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Pride of place: Inverness

The next in our series spotlighting UK high streets takes us to Inverness, where strong links between the city and its surrounding area are drawing entrepreneurs to the capital of the Highlands.

Funding business growth
  • Visit gov.scot for more information on business grants and advice and guidance from the Scottish government.
  • Applications for Scottish Government Covid-19 Grant schemes being operated by the Highland Council have now closed, but information on other available business support, including discounts on business rates, can be found via the Highland Council website.

  • The Business Gateway Highland also offers expert local business advice, with offices based across the Highlands.

 

Like every city, Inverness has its landmarks: the red sandstone castle overlooking the River Ness; the Eden Court arts complex; the Kessock Bridge crossing to the Black Isle.

Yet Inverness also has one slightly unusual landmark – the larger-than-life model of a butcher standing outside Duncan Fraser & Son’s Queensgate shop. Now, more than a century after it was founded, the business has passed from one family to another, with John M Munro from nearby Dingwall buying the shop.

“The butcher at the door will stay,” laughs managing director Charlie Munro. “We’ll be changing the colours on his apron and hat though.”

Inverness will be Munro’s seventh shop in the Highlands. “Our existing shops are in small towns, so the lure of the big city lights was population, population, population. Inverness puts us in a different league,” he explains.

As well as boosting sales, the bigger shop will make Munro’s abattoir more sustainable and will generate increased business for the local farms that sell livestock at Dingwall’s market. “We’ve had lots of positive feedback from customers saying they’re happy the shop is staying in local hands,” adds Munro, whose company marks its centenary next year.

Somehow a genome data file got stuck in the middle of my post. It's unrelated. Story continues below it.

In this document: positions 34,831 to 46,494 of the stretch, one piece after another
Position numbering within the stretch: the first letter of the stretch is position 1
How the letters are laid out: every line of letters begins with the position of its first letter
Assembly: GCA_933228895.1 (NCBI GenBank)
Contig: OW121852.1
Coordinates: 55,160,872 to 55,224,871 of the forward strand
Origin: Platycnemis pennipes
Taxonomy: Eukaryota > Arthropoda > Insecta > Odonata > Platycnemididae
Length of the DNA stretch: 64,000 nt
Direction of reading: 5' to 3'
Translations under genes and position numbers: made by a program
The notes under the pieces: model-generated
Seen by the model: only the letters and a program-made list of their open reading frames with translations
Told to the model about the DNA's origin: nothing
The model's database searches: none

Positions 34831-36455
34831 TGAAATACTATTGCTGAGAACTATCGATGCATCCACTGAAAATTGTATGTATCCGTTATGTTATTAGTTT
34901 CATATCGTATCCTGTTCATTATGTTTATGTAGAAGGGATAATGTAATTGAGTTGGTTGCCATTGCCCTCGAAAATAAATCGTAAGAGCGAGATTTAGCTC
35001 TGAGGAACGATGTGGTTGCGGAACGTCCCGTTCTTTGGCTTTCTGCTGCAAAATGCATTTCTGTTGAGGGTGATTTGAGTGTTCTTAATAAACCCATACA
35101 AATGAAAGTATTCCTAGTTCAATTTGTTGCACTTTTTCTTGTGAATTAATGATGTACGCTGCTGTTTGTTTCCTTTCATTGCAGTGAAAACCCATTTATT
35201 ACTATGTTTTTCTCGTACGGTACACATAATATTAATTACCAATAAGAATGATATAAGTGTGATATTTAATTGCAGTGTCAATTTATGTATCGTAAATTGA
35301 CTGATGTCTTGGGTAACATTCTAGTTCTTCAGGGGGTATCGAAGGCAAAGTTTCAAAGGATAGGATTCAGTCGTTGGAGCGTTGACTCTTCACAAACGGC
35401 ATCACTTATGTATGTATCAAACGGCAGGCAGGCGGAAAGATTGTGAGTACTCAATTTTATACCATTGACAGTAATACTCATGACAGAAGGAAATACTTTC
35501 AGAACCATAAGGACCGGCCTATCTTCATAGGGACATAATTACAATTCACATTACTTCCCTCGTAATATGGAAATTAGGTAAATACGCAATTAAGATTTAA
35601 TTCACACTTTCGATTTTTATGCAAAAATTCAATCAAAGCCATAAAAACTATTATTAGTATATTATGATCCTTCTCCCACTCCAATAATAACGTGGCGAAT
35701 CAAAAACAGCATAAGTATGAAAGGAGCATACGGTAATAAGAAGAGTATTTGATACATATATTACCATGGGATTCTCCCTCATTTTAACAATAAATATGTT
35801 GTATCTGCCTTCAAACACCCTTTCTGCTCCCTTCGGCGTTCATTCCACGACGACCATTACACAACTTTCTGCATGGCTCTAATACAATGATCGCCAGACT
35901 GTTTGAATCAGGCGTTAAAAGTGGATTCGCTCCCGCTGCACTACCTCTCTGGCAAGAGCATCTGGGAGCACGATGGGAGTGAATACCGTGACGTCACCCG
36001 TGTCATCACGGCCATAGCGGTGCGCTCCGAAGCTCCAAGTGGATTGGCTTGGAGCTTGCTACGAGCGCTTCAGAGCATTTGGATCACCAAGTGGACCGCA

Boosting craft makers

Supporting local suppliers and tapping into the local market were also factors for Judith Glue (pictured on the right, below). Having run her craft shop on Orkney since 1979, she chose Inverness as the location for another shop just over 10 years ago.

“I had two shops on the Royal Mile in Edinburgh in the 1990s, but then the parliament was coming, and the landlords changed and wanted to put the rent up threefold, so it wasn’t financially viable,” she explains. “Inverness has been the ideal location because it’s only two hours from Orkney.

“We wanted somewhere that would attract tourists, and also attract locals. We have a lot of regulars who come over from Fort William and the west coast.”

Glue has used her Inverness shop – run by manager Laura Martin – to give fellow makers and artists from throughout the Highlands and Islands a platform for their products. “The response we’ve had has been great,” Glue says.

Shining a light on injustice

Creativity is also at the heart of Libby Bligh’s work. When Bligh left an abusive relationship, she went from being the director of a charity to being homeless almost overnight and moved to Inverness because Scotland’s welfare system gave her the protection she needed.

We wanted somewhere that would attract tourists, and also attract locals. We have a lot of regulars who come over from Fort William and the west coast

Judith Glue
Founder, Judith Glue Shop

I saw straightaway how people’s attitudes changed towards me because my circumstances had changed,” she explains. “I was the same person inside, but the way people treated me was completely different.”

Seeing that injustice stoked a fire within Bligh and she set up The Libertie Project, a social enterprise that helps people who are disabled or disadvantaged to improve their life chances and train to get jobs. The project features among the 15 inspirational female-run businesses to recently win a place on the bank and Getty Images’ Female Focus #BeTheRoleModel initiative.

A large part of improving people’s life chances involves giving them access to digital technology, so they can access public services and information on the internet, with the digital side of the project’s work expanding during the pandemic.